The revenue-strapped Zimbabwe government has launched a crowdfunding campaign to deal with an outbreak of cholera that has so far killed 30 people, angering many citizens over the ‘misuse’ of state funds, reports the BBC.
The report says new Finance Minister Mthuli Ncube sent an appeal on Twitter, sharing a mobile payment account number.
In 2008, a cholera outbreak killed some 4,000 people and at least 100,000 people fell ill. This was a key factor in persuading President Robert Mugabe to agree a power-sharing government with the opposition, as the government did not have the money to deal with the outbreak.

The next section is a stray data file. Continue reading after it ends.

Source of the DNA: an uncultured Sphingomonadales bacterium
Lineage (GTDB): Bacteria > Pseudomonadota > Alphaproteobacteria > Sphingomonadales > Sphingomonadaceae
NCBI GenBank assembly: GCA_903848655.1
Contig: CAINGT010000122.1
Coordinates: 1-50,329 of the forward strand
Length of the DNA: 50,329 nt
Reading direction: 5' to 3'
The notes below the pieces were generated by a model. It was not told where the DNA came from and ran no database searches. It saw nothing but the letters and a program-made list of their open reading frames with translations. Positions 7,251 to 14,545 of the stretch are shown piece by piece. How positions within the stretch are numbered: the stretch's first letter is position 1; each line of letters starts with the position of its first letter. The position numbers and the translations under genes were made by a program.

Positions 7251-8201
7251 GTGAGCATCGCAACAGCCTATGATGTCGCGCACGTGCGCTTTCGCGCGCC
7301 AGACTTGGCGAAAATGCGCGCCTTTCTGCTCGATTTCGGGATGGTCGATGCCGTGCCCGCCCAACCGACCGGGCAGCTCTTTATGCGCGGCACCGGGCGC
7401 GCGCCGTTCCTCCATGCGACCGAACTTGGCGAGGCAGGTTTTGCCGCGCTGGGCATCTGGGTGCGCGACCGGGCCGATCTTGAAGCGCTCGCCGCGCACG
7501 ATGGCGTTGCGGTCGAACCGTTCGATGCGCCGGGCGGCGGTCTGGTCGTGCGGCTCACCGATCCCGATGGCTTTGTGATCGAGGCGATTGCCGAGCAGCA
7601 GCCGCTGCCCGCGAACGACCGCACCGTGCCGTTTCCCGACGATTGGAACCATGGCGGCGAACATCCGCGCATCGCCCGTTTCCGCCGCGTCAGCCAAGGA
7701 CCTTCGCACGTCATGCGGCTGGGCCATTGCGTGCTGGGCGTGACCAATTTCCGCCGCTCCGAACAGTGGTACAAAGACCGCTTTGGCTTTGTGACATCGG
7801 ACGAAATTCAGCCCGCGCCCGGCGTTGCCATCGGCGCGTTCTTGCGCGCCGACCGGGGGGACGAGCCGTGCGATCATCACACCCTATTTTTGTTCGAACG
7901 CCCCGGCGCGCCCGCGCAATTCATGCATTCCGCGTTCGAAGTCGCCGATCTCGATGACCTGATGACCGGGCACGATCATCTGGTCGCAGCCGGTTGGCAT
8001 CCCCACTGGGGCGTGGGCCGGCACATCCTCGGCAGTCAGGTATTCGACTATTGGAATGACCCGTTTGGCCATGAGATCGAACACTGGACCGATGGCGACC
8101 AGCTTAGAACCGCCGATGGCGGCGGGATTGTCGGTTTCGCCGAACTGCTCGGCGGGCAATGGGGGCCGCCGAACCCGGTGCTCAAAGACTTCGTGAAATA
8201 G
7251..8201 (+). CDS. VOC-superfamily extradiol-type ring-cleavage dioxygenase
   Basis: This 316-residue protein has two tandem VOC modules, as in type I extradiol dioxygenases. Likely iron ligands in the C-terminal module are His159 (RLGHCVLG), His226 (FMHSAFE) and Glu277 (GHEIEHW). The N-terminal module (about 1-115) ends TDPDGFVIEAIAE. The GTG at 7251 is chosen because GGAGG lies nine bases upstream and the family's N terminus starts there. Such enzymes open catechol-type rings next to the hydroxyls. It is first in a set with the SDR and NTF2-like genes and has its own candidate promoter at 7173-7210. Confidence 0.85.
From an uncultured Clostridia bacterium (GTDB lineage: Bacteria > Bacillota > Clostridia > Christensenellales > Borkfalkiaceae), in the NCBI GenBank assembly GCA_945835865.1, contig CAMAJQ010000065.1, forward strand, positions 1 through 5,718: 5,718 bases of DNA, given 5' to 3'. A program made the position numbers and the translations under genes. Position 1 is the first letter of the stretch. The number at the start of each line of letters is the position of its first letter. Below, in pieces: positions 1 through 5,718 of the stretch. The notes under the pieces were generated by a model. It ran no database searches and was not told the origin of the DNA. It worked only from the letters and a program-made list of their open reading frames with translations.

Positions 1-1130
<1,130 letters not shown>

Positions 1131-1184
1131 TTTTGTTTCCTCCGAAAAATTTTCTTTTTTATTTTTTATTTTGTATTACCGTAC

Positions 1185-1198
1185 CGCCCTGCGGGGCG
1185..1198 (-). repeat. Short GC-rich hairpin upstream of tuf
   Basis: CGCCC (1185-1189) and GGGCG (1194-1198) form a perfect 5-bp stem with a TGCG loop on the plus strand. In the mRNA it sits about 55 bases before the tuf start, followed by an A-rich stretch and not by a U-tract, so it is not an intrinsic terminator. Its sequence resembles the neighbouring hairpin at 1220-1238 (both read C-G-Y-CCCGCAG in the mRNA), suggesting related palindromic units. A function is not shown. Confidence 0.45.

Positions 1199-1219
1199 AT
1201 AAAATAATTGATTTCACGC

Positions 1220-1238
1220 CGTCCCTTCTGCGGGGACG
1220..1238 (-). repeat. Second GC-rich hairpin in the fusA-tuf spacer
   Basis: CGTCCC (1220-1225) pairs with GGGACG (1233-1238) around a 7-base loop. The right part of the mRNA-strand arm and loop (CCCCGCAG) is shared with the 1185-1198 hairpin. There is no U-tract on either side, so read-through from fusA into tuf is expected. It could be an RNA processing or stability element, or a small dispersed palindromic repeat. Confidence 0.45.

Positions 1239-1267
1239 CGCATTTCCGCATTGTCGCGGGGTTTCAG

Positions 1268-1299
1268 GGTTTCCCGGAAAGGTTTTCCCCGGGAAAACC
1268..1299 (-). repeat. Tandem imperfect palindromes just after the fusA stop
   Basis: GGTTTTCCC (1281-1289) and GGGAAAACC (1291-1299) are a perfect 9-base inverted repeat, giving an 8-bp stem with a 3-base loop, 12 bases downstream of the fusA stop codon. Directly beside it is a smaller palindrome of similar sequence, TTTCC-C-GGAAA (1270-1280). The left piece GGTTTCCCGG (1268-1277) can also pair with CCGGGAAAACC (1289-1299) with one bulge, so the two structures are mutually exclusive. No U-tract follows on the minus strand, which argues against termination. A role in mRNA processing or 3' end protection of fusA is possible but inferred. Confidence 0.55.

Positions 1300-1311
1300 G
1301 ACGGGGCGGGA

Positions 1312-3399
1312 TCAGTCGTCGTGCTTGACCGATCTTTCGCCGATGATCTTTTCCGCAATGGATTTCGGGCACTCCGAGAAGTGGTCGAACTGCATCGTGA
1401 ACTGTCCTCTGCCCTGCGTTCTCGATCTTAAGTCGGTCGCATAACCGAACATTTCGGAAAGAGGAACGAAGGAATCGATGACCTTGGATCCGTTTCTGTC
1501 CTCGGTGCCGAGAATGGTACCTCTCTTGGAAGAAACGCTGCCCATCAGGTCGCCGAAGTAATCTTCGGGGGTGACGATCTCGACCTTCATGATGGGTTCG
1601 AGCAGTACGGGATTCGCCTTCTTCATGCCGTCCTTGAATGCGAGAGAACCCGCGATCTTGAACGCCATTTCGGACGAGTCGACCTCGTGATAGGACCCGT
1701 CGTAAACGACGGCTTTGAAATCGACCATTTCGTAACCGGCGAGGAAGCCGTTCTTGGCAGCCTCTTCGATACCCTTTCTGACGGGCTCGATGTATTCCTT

The current outbreak began on 6 September after water wells were contaminated with sewage in Harare. Tests found the presence of cholera and typhoid-causing bacteria which has so far infected over 3,000 people, Health Minister Obadiah Moyo is quoted in the report as saying.
The World Health Organisation said the disease has spread to five of the country's 10 provinces.
The report says the cholera outbreak can be traced to Harare city council's struggle to supply water to some suburbs for more than a decade, forcing residents to rely on water from open wells and community boreholes.
It has been reported that the crowdfunding campaign has already received some backers. They include telecommunication giant Econet Wireless, which has contributed $10m and the Zimbabwe Red Cross Society $250,000.
[link url="https://www.bbc.co.uk/news/world-africa-45520784"]BBC News report[/link]